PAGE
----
The exhibition features two versions of “The Annunciation to the Shepherds,” one from the collection of MFAH and the other from the Rijksmuseum, Amsterdam. It is not an at easy, although an exciting, pursuit to look for differences between the two paintings. For visitors’ convenience, the Museum provided two monitors on which compositional and color changes are explained in full detail.
A separate gallery showcases paintings on classical subjects, many of them from Ovid’s “Metamorphoses,” presented by Wtewael with a lot of joie de vivre, good-natured humor and sexual references.
A life-size figure of the ravishing Andromeda, waiting to be rescued by Perseus who is flying across the sky on Pegassus, serves as a female counterpart of the sexy St. Sebastian. Standing in a similar contraposto stance, she is displaying her naked loveliness, the transparent veil over her genitalia leaving almost nothing to the imagination.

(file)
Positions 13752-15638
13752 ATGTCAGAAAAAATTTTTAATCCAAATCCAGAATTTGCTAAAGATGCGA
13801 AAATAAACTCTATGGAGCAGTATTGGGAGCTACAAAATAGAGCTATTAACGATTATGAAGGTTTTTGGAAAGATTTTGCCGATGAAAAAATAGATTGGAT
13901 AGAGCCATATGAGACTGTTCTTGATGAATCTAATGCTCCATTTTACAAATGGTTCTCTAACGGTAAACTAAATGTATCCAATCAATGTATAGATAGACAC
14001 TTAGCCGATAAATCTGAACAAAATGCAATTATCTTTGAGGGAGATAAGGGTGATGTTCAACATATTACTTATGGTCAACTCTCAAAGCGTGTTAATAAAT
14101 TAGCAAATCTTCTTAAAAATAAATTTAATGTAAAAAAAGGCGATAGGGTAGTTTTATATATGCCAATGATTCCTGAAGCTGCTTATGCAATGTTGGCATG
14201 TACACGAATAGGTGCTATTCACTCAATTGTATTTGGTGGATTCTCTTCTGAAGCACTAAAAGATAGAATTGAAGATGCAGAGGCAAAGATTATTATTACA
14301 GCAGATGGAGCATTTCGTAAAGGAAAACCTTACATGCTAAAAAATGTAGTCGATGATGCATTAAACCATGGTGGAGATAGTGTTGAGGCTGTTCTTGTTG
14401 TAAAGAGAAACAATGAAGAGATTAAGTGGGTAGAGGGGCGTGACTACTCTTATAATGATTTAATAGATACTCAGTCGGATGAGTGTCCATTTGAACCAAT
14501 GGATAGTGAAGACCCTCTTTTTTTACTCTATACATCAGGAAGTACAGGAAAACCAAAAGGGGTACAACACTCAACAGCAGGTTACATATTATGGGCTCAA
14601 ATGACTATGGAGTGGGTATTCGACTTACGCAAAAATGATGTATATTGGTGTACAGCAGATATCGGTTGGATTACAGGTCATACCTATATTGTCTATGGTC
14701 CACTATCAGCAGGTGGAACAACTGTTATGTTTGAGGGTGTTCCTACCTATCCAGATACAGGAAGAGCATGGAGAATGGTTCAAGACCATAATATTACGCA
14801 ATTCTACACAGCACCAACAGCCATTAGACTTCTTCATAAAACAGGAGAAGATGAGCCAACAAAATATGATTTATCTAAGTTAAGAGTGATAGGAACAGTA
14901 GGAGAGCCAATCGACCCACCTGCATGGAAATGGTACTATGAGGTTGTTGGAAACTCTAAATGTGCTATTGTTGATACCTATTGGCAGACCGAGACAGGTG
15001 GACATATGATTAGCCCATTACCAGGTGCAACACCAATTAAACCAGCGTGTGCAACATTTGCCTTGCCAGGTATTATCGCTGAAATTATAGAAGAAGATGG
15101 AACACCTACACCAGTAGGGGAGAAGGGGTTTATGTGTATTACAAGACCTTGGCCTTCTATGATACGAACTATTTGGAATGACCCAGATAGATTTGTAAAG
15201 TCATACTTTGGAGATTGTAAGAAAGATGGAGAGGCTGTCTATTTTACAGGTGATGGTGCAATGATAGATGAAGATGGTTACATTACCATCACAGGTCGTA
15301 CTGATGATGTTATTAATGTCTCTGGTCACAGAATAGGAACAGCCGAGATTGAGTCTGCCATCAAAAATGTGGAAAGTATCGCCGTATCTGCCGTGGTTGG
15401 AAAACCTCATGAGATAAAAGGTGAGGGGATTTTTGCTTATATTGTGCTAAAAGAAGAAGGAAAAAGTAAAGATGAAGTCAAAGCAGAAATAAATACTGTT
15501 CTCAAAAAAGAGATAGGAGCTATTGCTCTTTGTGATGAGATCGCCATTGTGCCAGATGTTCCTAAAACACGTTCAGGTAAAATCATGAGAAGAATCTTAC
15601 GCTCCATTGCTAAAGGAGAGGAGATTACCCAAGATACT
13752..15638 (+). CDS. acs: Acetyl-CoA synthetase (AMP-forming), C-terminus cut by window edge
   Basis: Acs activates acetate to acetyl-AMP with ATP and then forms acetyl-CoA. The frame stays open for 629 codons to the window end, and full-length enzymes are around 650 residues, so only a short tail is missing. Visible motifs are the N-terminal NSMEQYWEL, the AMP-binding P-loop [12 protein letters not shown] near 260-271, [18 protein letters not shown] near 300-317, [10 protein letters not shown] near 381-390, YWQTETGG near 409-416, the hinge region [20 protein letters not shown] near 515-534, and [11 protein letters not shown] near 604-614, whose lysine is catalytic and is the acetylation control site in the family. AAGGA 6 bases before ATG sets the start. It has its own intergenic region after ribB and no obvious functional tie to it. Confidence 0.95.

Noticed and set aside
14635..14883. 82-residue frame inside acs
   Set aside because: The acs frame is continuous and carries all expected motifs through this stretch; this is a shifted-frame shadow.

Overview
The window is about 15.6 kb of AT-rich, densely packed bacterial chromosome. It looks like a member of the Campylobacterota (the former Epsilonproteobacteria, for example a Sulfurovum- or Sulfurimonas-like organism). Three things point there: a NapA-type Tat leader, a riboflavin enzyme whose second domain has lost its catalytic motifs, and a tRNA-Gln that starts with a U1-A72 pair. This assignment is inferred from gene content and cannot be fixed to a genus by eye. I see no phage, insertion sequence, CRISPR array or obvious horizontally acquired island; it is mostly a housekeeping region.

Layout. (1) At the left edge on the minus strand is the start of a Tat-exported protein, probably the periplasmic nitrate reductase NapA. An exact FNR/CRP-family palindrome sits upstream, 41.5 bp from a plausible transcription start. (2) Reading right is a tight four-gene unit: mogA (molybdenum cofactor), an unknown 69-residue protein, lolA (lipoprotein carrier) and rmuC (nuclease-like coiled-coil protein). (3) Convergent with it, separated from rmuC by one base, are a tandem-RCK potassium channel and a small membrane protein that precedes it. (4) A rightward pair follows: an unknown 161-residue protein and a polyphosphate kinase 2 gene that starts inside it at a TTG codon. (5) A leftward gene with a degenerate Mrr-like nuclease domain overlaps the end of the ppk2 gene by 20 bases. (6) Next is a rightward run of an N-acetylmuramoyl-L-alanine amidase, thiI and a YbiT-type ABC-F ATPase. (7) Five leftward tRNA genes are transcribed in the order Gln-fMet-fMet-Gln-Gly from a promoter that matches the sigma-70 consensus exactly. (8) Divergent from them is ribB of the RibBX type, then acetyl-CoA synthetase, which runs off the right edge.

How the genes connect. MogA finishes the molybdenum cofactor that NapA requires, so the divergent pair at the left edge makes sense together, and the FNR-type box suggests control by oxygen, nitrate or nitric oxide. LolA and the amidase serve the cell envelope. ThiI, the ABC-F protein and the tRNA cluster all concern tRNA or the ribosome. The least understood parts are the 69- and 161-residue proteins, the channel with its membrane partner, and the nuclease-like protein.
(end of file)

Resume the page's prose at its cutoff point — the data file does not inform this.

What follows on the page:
With her left foot, Andromeda is playfully touching a conch, its pearly pink opening conveying a not-so-difficult-to-interpret metaphor for the vagina. The foreground is filled with sea shells of all shapes and forms, mixed with a few skulls and bones. It provides the artist with an opportunity to demonstrate his skill in painting a highly naturalistic still-life and also sends the message of pleasure and mortality.
While large-size canvases showcase Wtewael’s extensive knowledge of the human anatomy and are delightful in their compositional complexity, color refinement and attention to detail, it is his small paintings on copper that leaves one awe-stricken. These paintings range from 4 ½ x 3 ½ inches to 15 x 11 inches, and they look like jewels.